EIFF 2016: Tommy’s Honour review
This years opening gala film at the Edinburgh International Film Festival is a fairly conventional biopic, telling the story of Young Tom Morris (Jack Lowden) a prodigiously talented golfer, who won the Open Championship four times in row by the age of 21.
Jack Lowden gives a terrific performance as the young champ, looking to drag golf into the modern age, with little concern over whom he must defy to make this happen. First up is his father, Old Tom Morris, played by Peter Mullan with the kind of gruff stoicism you would expect from him. Old Tom is the pro golfer at St. Andrews. He runs the shop, makes the clubs and balls, he’s the green keeper, the course designer and the most sought after caddy among the upper class members of the Royal & Ancient club.
Young Tom clashes with his father over the way he allows himself to be treated by the members, most prominent of which is the club Captain (Sam Neill). They make good money from the exploits of the Morris boys, by gambling on them in challenge matches against other club pros. Young Tom stands up to this, feeling they should be better rewarded by the men they are making rich.
As Young Tom becomes more successful, and famous around the world, he might be able to afford nice suits and dress like a gentleman, but he’s still not allowed into the clubhouse. This issue of class, and rising above one’s station in life is handled in a relatively low-key, yet predictable way. You’re the son of a caddy, you’ll always be the son of a caddy etc etc.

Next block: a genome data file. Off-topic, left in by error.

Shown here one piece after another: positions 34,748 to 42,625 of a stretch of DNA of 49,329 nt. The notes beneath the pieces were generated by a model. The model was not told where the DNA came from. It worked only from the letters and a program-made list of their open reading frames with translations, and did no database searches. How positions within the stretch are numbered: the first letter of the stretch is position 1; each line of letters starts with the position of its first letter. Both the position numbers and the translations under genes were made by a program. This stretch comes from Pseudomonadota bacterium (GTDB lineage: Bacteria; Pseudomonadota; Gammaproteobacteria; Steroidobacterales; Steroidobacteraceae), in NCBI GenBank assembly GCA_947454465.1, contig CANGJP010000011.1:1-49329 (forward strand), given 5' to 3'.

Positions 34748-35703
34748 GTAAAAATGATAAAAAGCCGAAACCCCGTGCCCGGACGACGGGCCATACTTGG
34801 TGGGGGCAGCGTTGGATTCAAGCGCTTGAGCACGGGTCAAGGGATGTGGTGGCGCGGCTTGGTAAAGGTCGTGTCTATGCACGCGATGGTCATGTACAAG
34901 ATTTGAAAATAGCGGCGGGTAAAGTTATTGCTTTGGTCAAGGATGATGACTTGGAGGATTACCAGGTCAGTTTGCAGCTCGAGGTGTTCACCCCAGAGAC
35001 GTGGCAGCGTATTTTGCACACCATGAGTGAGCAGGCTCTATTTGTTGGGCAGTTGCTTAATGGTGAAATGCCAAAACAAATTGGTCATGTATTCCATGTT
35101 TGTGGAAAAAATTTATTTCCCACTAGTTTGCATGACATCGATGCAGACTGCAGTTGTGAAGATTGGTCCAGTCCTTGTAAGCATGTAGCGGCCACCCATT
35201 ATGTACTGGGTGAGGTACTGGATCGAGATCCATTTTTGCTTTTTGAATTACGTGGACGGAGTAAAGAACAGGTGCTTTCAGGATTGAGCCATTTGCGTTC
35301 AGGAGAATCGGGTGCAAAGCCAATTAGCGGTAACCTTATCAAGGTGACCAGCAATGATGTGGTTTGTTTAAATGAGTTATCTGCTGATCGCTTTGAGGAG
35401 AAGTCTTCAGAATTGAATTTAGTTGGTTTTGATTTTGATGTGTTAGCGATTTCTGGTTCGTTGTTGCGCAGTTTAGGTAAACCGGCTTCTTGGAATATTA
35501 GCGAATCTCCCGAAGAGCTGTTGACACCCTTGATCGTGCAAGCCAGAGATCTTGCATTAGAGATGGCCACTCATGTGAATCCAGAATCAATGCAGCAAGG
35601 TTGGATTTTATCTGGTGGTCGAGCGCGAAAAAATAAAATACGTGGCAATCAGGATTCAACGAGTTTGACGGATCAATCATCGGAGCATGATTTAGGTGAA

Director Jason Connery does an excellent job of keeping the golfing scenes understated and arguably un-cinematic. Any sport that did not originate in America generally does not translate well onto the big screen, so Connery’s decision to step back and avoid any visual distractions was a wise one. Most of the drama in the golf scenes anyway comes from the gamblers in the crowd.
In the second half of the film, the golf takes a backseat as Tommy falls in love with Meg (Ophelia Lovibond), and has to now fight against his mother, who fervently disapproves of the young waitress being courted by her son.
Not exactly a barnstorming film to open the festival, with it’s languid pace and familiar tale of a son defying his father and trying to rise above his station in life. However, the performances are excellent, especially Jack Lowden whose charismatic turn as Young Tom is sure to lead him to bigger and better things.